These prints, according to a video made by Rivera for the GCMoA, are “explicit in narrating Black modernity,” and tell a rich history with the intent of educating the viewer, while telling the struggle for Black liberation with “emotional and visual fervor.” 

The series, much like the rest of Lawrence’s work, uses strong color and shapes to depict these narratives. The style, which Lawrence called dynamic cubism, translates well to serigraphy, according to Strong. 

They [serigraphs] are not hard to find but they’re hard to find in good condition … any light, they’ll fade. What we want, obviously, is the rich color that is original to them. – Dan Strong, GCMOA Associate Director and Curator

Serigraphs are made using a process called screen-printing, which uses a mesh or silkscreen to transfer ink onto the paper. This technique also uses stencils to create blocks of color, a process strongly reminiscent of Lawrence’s painting style. Since each print is created with this stenciling technique, no two are perfectly alike. 

Although there are 15 paintings represented in the print collection, each print was copied and produced in multiple editions. For some of the paintings, only around 15 prints were made, while for others, the artist serigraphed over 100.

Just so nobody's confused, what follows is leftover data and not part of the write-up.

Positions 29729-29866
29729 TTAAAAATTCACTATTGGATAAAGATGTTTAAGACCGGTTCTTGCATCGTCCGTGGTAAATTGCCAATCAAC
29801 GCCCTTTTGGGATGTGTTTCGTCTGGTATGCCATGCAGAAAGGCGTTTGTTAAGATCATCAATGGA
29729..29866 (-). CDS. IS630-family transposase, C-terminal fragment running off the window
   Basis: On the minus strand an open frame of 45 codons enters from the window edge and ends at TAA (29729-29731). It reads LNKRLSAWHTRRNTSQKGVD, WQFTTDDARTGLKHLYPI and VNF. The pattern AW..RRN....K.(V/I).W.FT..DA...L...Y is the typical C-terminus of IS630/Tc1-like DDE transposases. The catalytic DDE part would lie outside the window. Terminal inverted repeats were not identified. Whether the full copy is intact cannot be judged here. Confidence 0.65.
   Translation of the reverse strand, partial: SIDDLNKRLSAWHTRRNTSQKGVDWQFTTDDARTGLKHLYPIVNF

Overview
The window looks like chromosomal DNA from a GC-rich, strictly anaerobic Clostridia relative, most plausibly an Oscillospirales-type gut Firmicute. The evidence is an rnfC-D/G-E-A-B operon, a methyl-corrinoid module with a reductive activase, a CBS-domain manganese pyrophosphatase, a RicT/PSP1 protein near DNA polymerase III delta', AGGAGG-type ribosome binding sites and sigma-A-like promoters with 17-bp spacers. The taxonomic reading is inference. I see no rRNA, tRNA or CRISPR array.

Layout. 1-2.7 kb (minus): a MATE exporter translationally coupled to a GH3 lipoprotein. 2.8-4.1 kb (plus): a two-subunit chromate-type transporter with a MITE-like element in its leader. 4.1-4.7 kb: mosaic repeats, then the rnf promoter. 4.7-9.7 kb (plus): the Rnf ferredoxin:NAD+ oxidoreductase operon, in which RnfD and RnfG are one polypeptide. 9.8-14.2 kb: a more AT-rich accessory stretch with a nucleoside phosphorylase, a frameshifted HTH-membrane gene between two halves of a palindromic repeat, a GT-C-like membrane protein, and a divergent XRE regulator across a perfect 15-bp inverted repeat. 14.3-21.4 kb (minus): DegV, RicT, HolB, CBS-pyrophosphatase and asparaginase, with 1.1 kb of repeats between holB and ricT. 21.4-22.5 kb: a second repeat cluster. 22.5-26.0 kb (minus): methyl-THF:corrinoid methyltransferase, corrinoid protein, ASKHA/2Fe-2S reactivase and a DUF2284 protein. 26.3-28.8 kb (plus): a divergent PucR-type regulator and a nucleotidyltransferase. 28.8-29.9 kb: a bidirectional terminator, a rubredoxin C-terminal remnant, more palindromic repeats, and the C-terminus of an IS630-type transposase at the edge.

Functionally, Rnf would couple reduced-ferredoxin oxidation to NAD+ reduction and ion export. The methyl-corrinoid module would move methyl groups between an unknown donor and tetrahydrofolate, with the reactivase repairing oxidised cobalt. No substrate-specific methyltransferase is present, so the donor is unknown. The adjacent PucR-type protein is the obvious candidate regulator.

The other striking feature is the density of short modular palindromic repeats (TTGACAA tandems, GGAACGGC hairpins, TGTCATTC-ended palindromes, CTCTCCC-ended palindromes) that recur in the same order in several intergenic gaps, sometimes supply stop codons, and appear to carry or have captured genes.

Even though multiple editions were created of each print, it was still difficult to find the prints to display because the nature of serigraphy leads to art pieces that fade and can be damaged easily.  

“They [serigraphs] are not hard to find but they’re hard to find in good condition … any light, they’ll fade,” Strong said. “What we want, obviously, is the rich color that is original to them.”  

Due to this, the prints will soon go back into the GCMOA’s storage, once they are no longer needed for class use this semester, in order to preserve the collection.  

While the prints are currently on display in Burling because they are being used for a French class taught by Professor David Harrison, any student can come view them, and, according to Krueger, they should.  

“This is a dynamic and colorful print series that depicts an important person, Toussaint L’Ouverture,” wrote Krueger. “And … the largest successful slave revolt ending in the creation of the independent modern state of Haiti, an important event that is generally left out of the teaching of history, made all the more broadly important through the artistic language of the Black American artist, Jacob Lawrence.”  

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About the Contributors
Ellianna Cierpiot
Ellianna Cierpiot, News Editor
Ellianna Cierpiot is a second-year English major & Film and Media Studies concentrator hailing from Kansas City, KS. Their interests include poetry, horror movies, and, recently, giraffes, but their journalistic interests lie in investigative explorations of how policy affects lives. They probably want to watch a movie together sometime.
Maddi Shinall
Maddi Shinall, Visuals Editor
Maddi is a fourth-year political science major from Iowa City, Iowa. She is likely either listening to Taylor Swift or drinking an iced chai (with oat milk) from the Grill at the moment, possibly both.